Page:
With stocks down as much as 50% in such markets as Hong Kong's, it is a good time to buy. He recommends some unusual commodity stocks with big dividends. One is Singapore Petroleum, an Asian oil-and-gas company. It's trading at 2.5 times next year's projected earnings, and its dividend works out to a 25% yield.

Schiff also likes Hong Kong-listed Pacific Basin Shipping, which has a dividend yield of 34%. Both stocks have lost nearly three-quarters of their value since January.

    DAVID TICE

Manager of the $1.2 billion Prudent Bear Fund (BEARX)THEN: A year ago, Tice said U.S. stocks would fall 50% to 60%.NOW: Tice, who is a well-known short-seller, still recommends shorting consumer discretionary, technology, financial, and industrial stocks despite today's low prices.INVESTMENT OUTLOOK: Although Tice foresaw the bear market in equities, he didn't expect metal and mining stocks to be hit so hard. These companies offer "a phenomenally attractive opportunity" because the outlook for metals is bright, he says. "Ultimately, global efforts to prevent a financial meltdown are bad for currencies and good for gold" and other precious metals, which will be used as safe havens. Tice likes Goldcorp (GG), a gold miner, as well as silver producer Silverstone Resources.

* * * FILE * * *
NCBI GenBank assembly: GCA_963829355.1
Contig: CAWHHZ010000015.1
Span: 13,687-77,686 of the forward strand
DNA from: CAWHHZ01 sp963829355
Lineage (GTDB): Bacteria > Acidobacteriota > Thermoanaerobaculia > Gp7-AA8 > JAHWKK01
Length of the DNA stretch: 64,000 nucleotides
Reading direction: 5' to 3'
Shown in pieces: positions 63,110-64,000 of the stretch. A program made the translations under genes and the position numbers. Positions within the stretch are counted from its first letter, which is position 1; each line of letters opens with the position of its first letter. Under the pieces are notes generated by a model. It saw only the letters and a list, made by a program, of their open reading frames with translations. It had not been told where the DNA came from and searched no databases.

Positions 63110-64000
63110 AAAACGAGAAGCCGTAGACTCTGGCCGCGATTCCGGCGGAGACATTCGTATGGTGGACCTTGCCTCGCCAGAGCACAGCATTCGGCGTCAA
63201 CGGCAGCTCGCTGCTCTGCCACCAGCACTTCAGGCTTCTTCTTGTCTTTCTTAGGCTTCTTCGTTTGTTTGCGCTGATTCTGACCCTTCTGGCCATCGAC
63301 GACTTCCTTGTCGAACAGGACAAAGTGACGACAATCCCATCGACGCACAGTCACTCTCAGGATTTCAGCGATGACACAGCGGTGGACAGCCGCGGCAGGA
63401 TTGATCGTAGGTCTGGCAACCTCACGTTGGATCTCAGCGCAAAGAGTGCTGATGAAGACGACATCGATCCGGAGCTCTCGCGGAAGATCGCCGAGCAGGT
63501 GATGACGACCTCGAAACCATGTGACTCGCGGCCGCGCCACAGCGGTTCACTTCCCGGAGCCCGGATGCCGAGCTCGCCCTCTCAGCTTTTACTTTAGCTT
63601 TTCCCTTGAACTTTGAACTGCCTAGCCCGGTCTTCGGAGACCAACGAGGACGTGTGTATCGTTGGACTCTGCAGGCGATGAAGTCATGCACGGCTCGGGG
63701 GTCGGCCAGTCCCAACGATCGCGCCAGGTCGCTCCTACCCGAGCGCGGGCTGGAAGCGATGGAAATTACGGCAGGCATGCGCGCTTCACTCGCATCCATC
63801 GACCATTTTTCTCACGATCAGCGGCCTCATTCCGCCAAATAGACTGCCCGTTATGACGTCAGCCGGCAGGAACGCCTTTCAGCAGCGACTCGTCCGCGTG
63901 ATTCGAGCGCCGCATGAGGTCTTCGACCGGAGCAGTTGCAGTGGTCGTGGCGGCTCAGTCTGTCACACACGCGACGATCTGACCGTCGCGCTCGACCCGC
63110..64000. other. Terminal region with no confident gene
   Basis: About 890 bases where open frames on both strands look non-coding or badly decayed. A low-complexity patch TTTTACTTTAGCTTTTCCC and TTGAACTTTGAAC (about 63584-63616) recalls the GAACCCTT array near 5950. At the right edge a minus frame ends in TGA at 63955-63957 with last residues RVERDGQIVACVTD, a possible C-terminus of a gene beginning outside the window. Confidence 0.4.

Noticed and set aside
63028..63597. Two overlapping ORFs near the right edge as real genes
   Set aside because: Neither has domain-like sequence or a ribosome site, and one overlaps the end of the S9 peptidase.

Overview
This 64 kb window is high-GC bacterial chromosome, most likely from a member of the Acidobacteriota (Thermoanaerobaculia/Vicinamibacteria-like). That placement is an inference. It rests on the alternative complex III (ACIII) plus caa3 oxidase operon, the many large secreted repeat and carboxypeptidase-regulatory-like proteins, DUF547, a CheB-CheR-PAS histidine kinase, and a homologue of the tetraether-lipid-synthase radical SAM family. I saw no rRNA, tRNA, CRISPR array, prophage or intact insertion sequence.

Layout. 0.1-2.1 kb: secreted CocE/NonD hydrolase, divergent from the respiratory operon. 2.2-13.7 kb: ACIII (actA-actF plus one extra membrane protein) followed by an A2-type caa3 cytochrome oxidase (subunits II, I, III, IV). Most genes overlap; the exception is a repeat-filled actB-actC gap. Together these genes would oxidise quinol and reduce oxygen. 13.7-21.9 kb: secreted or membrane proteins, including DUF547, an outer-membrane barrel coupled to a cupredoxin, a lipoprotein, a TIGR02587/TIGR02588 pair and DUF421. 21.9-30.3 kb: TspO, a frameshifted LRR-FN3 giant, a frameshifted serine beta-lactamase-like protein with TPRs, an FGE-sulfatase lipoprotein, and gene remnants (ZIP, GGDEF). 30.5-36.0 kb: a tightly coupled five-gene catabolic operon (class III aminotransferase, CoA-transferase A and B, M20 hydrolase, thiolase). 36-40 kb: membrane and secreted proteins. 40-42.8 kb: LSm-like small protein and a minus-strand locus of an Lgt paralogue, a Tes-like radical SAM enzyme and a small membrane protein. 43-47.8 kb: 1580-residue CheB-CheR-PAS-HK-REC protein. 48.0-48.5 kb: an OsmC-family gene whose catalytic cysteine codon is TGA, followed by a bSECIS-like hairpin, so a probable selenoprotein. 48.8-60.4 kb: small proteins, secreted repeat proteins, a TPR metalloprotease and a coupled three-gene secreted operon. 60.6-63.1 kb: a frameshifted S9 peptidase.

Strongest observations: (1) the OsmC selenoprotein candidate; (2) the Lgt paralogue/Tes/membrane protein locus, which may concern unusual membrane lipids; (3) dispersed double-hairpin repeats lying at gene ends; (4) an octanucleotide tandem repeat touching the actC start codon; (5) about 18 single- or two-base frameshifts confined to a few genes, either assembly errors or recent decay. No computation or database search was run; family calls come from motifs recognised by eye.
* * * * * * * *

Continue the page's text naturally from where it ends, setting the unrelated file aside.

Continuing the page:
JAMES PAULSEN

Chief strategist at Wells Capital ManagementTHEN: Last November, Paulsen told investors to buy stocks for explosive earnings growth.NOW: Sees the greatest buying opportunity for equities since the Great Depression.INVESTMENT OUTLOOK: The past year hasn't been much fun for Paulsen, who "never thought it would get this bad." Even so, he is still pounding the table for stocks because the current crisis is more about confidence than fundamentals. "With stock prices already off about 50% in the past year, this worst-case recession scenario is already priced in," Paulsen says.

In addition to industrial, basic-material, and transportation stocks, Paulsen likes the technology sector, because corporations have put off upgrading their systems and software for far too long.

    TOBIAS LEVKOVICH

Chief U.S. equity strategist at CitigroupTHEN: Levkovich built his reputation on a bullish outlook. In January he predicted that the Standard & Poor's 500-stock index would rise 14% because the financial sector had seen the worst of mortgage-related losses.NOW: Levkovich concedes he is "eating humble pie" after underestimating the severity of the financial crisis. He has become more bearish.INVESTMENT OUTLOOK: Health-care and pharmaceutical stocks are good places to hide out during a recession, he says, but biotech is already too expensive. Levkovich sees the best opportunities in diversified financial-services firms. "They are totally beaten up," he says. "Earnings are so hammered that an improvement in earnings can simply come from fewer write-offs, especially as the credit crunch eases."

Levkovich likes big U.S. commercial banks, asset managers, and brokerages. Citigroup's recommended list includes broker Charles Schwab (SCHW) and asset manager BlackRock (BLK). Financial powerhouse Bank of America (BAC) was added to the lineup in mid-October.